Review: “The White Lotus” delivers in thrilling and faster-paced season two

Review: “The White Lotus” delivers thrilling, fast-paced season

The Sicily-based TV series brings sexual desire and backstabbing to each intertwining plot line of the show.
Published: December 13, 2022 | Updated: December 14th, 2022 at 9:50 pm
“The White Lotus” delivers in the thrilling and faster-paced season two
The second season of "The White Lotus" brings jealousy and sexual tension to the island of Sicily.

“They’re gonna have to drag you out of here,” says Daphne (Meghann Fahy) to a couple of women soaking in the first day of vacation in Sicily as hers comes to a close. Wading out for one last swim in the Ionian Sea, Daphne covers her mouth in shock as the leg of a lifeless body drifts into view. Panic ensues, but the scene cuts and the viewer is brought back a week in time, where a boat is directing Daphne and eight other enthusiastic vacationers to the White Lotus luxury resort hotel.

Producer Mike White’s status-driven slow-burn first season is followed by a more fast-paced, sexually charged season two of The White Lotus. In an anthology series centering around rich people suffering from first-world problems while on vacation, it’s evident from the second season’s introductory theme music there will be a wealth of parallels to season one.

“The White Lotus” delivers in the thrilling and faster-paced season two
Jennifer Coolidge's returning character navigates her independence and marital troubles throughout the second season.

Tanya (Jennifer Coolidge) returns as one of two carryover characters from the last season in Hawaii. The feel-good vacation fling she had in Maui with the other returning character, Greg (Jon Gries), has turned into a seemingly rushed marriage at season two’s opening. The ailment that plagued Greg in Hawaii has disappeared, thanks largely to Tanya’s riches, but that’s the end of the good news for the couple. Tanya’s head-over-heels love for Greg isn’t reciprocated, and his secretive phone calls (who’s Bob?) culminate in his premature departure from Italy, to the surprise and dismay of fan-favorite Tanya. Coolidge plays the oblivious and dazed character of Tanya as nobody else can, with her slow-moving, gullible personality carrying the bulk of the show’s comedic relief.

Meanwhile, employment lawyer Harper (Aubrey Plaza) is tagging along with her husband Ethan (Will Sharpe), who has recently come into a large sum of money after selling his company. The two share the trip with Cameron (Theo James) and his wife, Daphne. The honeymoon phase appears to have worn off for Ethan, who is bored and uninterested in Harper’s attempts to turn him on but has no issue watching porn while his wife reads under the Italian sun.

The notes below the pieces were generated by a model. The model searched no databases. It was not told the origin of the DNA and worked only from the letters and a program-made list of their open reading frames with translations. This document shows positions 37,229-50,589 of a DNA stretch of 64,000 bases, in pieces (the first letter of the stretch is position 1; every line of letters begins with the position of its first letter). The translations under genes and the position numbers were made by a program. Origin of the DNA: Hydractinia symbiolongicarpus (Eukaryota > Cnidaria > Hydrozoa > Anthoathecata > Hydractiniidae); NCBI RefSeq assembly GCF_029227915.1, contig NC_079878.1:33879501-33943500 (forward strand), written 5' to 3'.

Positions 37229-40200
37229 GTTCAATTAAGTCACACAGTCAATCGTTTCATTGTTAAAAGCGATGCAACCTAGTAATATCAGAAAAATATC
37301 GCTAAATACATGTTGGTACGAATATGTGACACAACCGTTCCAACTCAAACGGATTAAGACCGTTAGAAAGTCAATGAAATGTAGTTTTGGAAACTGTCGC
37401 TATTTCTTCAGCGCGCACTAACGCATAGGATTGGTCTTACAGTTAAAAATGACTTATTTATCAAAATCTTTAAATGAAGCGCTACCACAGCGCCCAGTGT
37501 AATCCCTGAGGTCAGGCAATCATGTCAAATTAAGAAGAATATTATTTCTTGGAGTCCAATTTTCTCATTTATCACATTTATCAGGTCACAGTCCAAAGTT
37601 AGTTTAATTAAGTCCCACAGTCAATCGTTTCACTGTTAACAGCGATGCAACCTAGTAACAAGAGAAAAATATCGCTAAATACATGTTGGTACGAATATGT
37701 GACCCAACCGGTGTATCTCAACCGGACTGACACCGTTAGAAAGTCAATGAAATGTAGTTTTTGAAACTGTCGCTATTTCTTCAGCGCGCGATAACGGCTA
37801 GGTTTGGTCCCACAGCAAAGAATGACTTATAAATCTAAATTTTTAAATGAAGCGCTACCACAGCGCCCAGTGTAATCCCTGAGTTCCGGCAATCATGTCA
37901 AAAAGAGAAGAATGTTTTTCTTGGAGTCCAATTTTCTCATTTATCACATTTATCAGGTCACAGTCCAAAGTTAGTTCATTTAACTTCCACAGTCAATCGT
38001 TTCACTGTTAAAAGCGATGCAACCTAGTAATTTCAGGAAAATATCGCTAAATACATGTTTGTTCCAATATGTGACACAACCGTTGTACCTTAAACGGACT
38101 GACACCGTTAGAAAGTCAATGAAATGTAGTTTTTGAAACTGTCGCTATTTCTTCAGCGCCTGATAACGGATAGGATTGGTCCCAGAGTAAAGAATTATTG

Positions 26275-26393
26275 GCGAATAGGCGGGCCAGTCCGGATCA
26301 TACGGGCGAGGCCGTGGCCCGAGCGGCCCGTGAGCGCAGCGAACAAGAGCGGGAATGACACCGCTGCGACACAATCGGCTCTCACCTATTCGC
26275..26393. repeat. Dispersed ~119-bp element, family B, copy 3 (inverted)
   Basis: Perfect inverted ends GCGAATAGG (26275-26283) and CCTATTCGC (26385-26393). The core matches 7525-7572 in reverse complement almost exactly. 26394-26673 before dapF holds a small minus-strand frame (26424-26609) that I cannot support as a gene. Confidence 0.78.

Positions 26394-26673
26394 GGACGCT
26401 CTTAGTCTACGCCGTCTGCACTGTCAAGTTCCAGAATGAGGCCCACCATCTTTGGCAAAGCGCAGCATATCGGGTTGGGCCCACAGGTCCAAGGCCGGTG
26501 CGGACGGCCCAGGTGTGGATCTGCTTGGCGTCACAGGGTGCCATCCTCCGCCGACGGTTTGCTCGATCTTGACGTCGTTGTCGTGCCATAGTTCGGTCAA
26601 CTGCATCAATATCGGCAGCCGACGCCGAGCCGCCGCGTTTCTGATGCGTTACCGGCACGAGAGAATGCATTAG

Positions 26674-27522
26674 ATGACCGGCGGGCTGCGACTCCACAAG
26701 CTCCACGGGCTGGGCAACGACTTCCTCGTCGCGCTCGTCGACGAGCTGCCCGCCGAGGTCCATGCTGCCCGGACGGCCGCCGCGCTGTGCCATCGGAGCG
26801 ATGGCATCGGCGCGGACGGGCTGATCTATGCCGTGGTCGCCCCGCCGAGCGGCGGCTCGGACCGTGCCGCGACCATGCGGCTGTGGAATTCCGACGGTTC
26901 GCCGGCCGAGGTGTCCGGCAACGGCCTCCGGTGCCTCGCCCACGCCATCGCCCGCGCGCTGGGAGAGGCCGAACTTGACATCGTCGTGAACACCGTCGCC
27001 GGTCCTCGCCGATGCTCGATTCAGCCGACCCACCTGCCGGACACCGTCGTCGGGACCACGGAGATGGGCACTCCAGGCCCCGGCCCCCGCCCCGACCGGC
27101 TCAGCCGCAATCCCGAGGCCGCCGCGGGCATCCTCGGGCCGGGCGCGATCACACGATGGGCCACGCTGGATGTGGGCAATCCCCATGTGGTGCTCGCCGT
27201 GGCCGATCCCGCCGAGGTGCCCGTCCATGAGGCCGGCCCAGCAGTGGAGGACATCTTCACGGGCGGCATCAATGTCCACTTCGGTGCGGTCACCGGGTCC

Cameron epitomizes the frat-boy-finance-bro stereotype as he tries to rope in Ethan, his old college roommate, to business dealings while on vacation. Cameron’s toxic marriage with Daphne is fueled by jealousy and cheating despite having two children together. At times, it’s almost inconceivable that a couple could carry on as if all was normal, but somehow Cameron and Daphne manage. While the two couples have entirely different tastes in everything from hobbies to politics, sexual tension weasels its way in and creates a messy last few days on the island for the four of them.

“The White Lotus” delivers in the thrilling and faster-paced season two
The three generations of Di Grasso men travel to Sicily in hopes of finding their relatives.

Several subplots play out, from the grandfather-father-son trio navigating their own family issues that revolve around infidelity to Lucia (Simona Tabasco) and Mia (Beatrice Grannò), a pair of young, local sex workers who manage to weave in and out the lives of the rich White Lotus guests, instigating drama while collecting cash. Tanya’s assistant, Portia (Haley Lu Richardson), attempts to find a vacation fling of her own while trying not to lose her mind over Tanya’s incoherent and needy demands. 

An unpredictable twist awaits those who reach the season’s finale. While it’s a pathetic way to go out, the cause of death for the drifting body revealed in the opening episode is just on-brand enough for White to get away with. For a series whose seven episodes are a build-up to one giant payoff, the importance of the final scenes cannot be overstated.

The comedic aspect of season one is sacrificed for more drama in season two, creating an edge-of-your-seat feel. White has cleaned up the long, drawn-out scenes from season one where it oftentimes felt like nothing really happened, helped along by the latest season’s theme: sex. The series’ style of switching between the perspectives of many characters makes it all the more exciting when two plot lines converge, especially when lust is involved.

While season two of The White Lotus kept its audience on its toes each Sunday by hinting here and there at potential motives for murder in nearly every plot line of the show, viewers ran with conspiracy theories, sparking anticipation for a finale that was tasked with answering almost too many questions in just over an hour-long episode. Sure enough, questions remain, provoking early enthusiasm for season three.

The filming location for season three hasn’t been revealed, but Daphne may have dropped a hint during the final, cringe-worthy dinner with Cameron, Ethan and Harper. After Cameron leads a toast to friendship, travel, and the good life (to the astonishment of Ethan and Harper), Daphne chimes in, “Next year, the Maldives.”